Honestly, I desperately want to live with eyes wide open to where God is leading and what ways I can reach out to our children, love on them, love on others – family, friends, the children in our lives. If we are faced with the question of choosing between ‘doing homeschool’ or encouraging and helping a friend in need – I want to be the ones who choose people over tasks every time.
And the strict schedule makes choosing the unexpected very difficult – especially when you feel tied to the schedule, ‘or else’.
Rhythm allows for more play and more creativity.
I’ll admit it – there are mornings when we are barely starting Morning Time before 11am. It’s not because we’ve slept in for hours or watched videos or are just lounging around eating chocolate in our PJs. (I wish!)
If we’re getting a ‘late start’ to the day, it’s almost always because the kids have been completely engaged in something else that I deemed worthwhile to let them continue. Whether it is building with Legos, painting a picture, creating a play together, building a fort for reading, making something with the sewing machine, spending time with the chickens, nurturing relationships, etc.
When the children are happily engaged in productive projects, activities, and play, I usually leave them be. This is part of that space Charlotte Mason called ‘masterly inactivity’. Where the parent chooses to ‘let the child alone’. So she can create, imagine, dream, play, and grow in her own giftings, skills, and focus. This IS ‘school’, friends. It is the most profound type of education because it is that self-education we so desire for our children to grow into.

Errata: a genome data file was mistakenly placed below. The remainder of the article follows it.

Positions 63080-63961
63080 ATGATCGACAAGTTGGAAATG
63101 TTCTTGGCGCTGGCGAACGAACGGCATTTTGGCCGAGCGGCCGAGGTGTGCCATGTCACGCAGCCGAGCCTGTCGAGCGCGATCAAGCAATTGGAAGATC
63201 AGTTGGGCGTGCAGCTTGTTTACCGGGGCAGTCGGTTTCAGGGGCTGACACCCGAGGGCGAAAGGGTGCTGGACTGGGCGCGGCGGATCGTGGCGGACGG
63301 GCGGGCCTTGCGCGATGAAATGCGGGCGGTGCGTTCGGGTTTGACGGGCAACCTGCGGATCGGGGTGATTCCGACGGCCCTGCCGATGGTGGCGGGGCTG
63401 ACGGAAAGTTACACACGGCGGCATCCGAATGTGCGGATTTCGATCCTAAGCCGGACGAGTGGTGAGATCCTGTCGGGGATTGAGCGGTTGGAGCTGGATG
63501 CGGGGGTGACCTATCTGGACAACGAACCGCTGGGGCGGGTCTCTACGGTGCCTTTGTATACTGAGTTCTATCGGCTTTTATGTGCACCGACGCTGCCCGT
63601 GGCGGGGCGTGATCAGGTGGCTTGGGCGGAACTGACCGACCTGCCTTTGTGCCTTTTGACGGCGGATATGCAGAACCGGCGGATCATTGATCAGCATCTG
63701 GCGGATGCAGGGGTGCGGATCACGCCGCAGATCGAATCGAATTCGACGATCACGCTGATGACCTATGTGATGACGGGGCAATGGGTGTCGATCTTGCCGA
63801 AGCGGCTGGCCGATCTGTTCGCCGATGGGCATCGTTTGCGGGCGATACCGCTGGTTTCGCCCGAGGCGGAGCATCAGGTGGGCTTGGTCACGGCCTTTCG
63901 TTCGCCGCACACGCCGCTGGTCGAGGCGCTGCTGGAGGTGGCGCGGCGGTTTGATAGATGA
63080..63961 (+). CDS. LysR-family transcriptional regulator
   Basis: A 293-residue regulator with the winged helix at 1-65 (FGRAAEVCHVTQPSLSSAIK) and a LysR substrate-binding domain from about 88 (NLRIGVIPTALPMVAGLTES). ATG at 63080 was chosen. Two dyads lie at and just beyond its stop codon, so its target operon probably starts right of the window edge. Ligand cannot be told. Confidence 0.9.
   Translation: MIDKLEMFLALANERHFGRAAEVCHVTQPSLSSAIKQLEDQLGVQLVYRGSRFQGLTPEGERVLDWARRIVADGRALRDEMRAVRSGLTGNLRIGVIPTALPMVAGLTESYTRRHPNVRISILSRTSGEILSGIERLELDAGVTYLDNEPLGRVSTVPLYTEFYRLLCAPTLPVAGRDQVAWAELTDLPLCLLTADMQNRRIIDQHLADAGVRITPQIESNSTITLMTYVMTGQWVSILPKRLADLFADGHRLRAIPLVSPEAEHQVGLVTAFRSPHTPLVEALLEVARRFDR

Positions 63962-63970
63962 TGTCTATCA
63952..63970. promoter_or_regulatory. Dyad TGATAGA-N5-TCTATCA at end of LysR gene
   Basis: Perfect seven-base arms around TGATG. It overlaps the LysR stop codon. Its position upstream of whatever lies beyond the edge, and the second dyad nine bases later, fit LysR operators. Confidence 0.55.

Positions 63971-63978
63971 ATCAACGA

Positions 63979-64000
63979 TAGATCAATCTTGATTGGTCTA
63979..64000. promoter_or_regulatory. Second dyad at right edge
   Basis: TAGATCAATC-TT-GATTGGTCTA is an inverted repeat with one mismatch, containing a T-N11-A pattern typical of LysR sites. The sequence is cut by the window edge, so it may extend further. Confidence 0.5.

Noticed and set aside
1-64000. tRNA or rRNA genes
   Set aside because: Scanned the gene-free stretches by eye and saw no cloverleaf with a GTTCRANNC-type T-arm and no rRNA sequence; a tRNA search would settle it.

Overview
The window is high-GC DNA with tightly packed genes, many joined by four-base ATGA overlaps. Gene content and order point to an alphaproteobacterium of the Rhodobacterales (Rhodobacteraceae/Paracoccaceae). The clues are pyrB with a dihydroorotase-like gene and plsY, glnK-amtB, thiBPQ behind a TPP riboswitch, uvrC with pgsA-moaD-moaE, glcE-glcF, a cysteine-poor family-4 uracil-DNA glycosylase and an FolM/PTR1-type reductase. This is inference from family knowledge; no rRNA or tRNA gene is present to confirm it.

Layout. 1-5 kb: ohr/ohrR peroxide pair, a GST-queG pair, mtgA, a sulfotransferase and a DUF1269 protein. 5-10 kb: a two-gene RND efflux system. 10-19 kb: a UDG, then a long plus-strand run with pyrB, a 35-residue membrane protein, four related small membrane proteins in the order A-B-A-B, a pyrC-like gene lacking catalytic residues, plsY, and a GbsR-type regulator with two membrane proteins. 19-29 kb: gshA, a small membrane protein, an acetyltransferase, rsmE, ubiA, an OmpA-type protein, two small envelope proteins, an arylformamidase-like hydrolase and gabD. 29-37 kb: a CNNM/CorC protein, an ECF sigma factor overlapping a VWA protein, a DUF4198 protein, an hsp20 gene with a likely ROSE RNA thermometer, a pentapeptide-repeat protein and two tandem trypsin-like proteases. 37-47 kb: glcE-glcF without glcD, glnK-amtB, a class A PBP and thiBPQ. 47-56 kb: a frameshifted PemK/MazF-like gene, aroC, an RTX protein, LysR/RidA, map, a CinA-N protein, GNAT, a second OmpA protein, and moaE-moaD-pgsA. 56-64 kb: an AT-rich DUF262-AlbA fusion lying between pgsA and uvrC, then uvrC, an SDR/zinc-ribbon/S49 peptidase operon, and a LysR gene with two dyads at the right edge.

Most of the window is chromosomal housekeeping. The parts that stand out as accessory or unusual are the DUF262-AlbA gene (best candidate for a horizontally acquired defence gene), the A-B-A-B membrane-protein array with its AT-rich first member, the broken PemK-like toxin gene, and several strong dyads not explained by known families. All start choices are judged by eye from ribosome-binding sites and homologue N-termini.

The minute-by-minute schedule would never allow for me to do this ‘letting alone’ as much as I do. I would constantly feel behind because we would NEVER be starting (or finishing) on time. I prefer to breathe deep and enjoy this time for them to just be children. We get to the ‘work’ eventually. Some days, it just takes longer to get to my plan because they are first doing some ‘work’ of their very own. *wink*
Rhythm allows for more Delight-Directed Learning.
Rhythm removes the pressure to blaze through things.
Rhythm gives children more say in how they manage their own time and tasks.
In fact, I feel so strongly about this, I’ll make it another point…
Rhythm helps maintain a peaceful and productive home atmosphere (at least in our home it does!).
Guess what? I’m going to let you in on a little secret – kids often have their own little agendas. They don’t always WANT to do what we want them to do, when we want them to do it. I know, right? Wait… you already knew that?
So, if I’m aiming for peace in the home and homeschool, I’m going to try my best to understand how I can structure our days for the most peace and productivity.